The extent of corruption by Iran’s mullahs is well known to its people with previously unimaginable cries of “death to Khamenei” and “death to Rouhani” heard at protests across the country, writes Struan Stevenson.
President Trump’s recent announcement that he had signed an executive order imposing another round of “hard-hitting” sanctions on Iran has sent new shockwaves through the theocratic dictatorship headed by Supreme Leader Ayatollah Ali Khamenei.
Indeed, the sanctions specifically targeted Khamenei, together with Iran’s foreign minister Javad Zarif and eight senior commanders of Navy, Aerospace, and Ground Forces of the Islamic Revolutionary Guards Corps (IRGC), the elite military unit known as the regime’s Gestapo and itself recently listed as a foreign terrorist organisation by the Americans.
These commanders supervise the IRGC’s malicious regional activities, including its provocative ballistic missile programme, its recent sabotage of oil tankers in the Gulf and the shooting down of an American drone in international airspace, as well as its ongoing support for Bashar al-Assad’s bloody civil war in Syria, the Houthi rebels in Yemen, terrorist Hezbollah in Lebanon and the brutal Shi’ia militias in Iraq.
The US Treasury Secretary Steve Mnuchin said the new sanctions would “lock up literally billions of dollars of assets”. The venally corrupt Ali Khamenei controls an estimated $200 billion corporate empire that includes hundreds of companies with interests in agriculture, energy, real estate and other sectors, so those who say the new sanctions are simply symbolic are mistaken.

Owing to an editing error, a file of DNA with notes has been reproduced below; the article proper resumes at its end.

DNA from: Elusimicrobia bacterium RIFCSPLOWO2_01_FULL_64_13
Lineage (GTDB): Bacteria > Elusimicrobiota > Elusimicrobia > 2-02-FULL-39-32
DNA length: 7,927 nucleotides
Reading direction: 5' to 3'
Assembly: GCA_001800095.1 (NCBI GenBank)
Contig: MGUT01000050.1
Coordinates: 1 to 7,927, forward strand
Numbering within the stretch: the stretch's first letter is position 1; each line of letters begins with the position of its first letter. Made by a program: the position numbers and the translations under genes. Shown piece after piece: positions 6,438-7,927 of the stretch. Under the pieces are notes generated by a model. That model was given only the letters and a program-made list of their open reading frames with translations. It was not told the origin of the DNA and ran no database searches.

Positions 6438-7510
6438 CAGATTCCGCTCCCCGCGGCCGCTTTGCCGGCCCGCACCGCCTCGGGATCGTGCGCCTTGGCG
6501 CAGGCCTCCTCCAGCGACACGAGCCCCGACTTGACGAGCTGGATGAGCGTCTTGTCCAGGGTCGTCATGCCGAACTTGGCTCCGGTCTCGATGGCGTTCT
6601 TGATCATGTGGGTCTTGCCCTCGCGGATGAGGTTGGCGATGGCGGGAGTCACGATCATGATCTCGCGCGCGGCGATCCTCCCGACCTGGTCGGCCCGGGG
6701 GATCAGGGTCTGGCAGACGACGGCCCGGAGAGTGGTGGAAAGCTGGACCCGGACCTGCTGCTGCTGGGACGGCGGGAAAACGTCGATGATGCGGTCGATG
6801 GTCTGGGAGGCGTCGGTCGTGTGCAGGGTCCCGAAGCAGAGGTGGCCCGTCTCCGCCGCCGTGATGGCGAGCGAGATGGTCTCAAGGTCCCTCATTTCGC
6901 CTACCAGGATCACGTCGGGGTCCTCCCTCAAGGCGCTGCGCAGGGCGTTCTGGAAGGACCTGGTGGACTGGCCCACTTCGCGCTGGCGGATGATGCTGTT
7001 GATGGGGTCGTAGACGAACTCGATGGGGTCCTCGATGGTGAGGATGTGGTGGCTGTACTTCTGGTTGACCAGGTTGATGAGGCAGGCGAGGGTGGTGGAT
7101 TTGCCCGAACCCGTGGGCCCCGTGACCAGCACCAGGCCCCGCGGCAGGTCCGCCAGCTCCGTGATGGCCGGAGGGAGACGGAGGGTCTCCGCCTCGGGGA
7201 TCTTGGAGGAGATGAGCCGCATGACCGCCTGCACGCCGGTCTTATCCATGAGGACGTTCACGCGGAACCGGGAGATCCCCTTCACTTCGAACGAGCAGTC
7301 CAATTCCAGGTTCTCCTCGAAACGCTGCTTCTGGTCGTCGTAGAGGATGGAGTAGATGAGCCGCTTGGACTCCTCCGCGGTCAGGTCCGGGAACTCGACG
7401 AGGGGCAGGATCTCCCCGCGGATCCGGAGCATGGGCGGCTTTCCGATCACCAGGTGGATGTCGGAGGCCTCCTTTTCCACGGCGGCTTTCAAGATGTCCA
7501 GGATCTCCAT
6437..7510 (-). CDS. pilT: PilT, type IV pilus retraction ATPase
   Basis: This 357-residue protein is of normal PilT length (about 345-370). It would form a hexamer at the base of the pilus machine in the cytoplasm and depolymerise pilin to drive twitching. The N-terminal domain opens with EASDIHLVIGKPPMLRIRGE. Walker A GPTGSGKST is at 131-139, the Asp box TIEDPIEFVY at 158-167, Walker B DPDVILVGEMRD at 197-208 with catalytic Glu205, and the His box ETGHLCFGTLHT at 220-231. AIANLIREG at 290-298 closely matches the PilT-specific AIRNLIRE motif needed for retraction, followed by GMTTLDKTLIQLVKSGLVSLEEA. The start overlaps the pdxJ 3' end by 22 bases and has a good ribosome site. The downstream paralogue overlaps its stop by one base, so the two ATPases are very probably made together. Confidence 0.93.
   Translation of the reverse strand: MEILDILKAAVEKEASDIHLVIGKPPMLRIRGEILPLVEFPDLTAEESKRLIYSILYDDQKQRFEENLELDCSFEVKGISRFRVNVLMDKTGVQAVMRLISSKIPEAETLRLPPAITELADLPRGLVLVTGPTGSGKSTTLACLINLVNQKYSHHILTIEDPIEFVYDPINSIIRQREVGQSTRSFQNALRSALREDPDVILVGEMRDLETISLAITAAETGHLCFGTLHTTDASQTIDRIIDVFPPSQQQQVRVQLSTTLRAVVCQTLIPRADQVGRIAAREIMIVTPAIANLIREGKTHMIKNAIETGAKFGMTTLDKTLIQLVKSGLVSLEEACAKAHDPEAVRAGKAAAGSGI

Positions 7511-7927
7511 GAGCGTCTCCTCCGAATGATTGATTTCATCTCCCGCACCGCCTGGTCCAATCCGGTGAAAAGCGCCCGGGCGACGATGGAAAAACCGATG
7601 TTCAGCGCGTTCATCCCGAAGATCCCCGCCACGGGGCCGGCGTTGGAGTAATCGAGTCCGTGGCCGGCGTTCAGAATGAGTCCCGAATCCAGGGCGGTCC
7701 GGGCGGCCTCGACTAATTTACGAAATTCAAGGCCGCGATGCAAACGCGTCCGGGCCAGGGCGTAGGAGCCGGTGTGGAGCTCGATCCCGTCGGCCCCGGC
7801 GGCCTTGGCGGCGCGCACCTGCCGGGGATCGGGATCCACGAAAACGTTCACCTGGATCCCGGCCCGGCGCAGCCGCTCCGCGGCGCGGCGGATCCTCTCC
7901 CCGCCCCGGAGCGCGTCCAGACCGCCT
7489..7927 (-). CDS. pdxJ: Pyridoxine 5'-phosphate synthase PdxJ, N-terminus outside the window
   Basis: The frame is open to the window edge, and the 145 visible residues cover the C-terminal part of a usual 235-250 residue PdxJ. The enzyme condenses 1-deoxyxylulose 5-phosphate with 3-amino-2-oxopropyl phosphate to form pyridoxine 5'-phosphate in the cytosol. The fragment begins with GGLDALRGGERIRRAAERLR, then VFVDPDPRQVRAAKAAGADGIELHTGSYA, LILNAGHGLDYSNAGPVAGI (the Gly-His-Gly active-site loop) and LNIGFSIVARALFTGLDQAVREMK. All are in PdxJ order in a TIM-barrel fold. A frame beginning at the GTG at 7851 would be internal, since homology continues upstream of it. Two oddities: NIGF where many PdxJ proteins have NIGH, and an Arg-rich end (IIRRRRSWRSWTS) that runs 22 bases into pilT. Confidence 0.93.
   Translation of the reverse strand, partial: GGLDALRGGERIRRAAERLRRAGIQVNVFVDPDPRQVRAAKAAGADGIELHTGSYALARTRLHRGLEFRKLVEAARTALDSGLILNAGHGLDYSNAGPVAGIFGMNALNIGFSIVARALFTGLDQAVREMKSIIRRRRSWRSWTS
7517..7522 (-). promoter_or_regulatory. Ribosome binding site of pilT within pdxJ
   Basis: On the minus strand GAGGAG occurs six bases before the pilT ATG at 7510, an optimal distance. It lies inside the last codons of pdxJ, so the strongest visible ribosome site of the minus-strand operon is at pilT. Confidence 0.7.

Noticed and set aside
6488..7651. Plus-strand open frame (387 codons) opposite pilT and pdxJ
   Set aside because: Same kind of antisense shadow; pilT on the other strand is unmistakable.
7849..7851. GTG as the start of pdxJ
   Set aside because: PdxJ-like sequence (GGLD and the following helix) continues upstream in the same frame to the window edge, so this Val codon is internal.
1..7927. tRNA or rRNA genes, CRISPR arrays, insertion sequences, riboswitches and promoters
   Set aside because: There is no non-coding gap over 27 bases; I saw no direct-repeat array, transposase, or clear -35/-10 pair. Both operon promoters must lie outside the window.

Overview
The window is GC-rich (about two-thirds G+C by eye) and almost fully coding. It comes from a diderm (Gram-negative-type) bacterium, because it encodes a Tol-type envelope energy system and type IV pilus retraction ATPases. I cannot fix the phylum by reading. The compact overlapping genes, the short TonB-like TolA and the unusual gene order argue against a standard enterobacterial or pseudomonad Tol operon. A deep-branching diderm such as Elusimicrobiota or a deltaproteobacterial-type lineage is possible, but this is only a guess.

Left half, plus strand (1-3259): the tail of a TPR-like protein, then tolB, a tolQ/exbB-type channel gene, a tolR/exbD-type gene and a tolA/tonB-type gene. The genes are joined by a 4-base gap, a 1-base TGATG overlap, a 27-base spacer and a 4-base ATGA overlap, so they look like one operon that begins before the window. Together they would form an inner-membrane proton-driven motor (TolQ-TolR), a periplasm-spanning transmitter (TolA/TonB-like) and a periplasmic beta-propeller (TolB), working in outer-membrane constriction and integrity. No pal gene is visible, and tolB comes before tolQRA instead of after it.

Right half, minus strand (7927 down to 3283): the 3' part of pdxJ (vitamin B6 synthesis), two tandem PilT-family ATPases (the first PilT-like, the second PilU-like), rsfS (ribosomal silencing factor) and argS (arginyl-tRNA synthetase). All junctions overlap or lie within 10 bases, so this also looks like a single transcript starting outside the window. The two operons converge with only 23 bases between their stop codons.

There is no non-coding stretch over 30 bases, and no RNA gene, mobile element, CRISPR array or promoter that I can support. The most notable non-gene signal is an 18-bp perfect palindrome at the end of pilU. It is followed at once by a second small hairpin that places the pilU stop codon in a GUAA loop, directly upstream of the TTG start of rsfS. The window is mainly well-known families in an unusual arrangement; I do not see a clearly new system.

The sanctions will block Khamenei and his closest advisors from accessing the American financial system or any American assets. The US Treasury has also been authorised to impose sanctions on any foreign financial institution that conducts transactions for any of these listed individuals or groups.
Iran, despite its rich, civilised and open culture, has now become an international pariah, its religious fascist regime condemned for human rights abuse and the export of terror, while its 80 million beleaguered citizens, over half of whom are under 30, struggle to feed their families against a background of power outages, water shortages and food prices that have risen by more than 80 per cent. Since the second tranche of US sanctions affecting oil and banking came into effect at the end of 2018, the economy has been in freefall, with inflation reaching 52 per cent in May this year.
Iran’s descent into economic chaos can be traced directly to Supreme Leader Ayatollah Ali Khamenei and President Hassan Rouhani. Their policy of aggressive military expansionism across the Middle East has drained the country’s resources. Combined with the mullahs’ own partiality for corruptly lining their own pockets, it is little surprise that the country with the world’s second largest gas reserves and fourth largest crude oil reserves is now facing economic meltdown and mass protests from an angry public.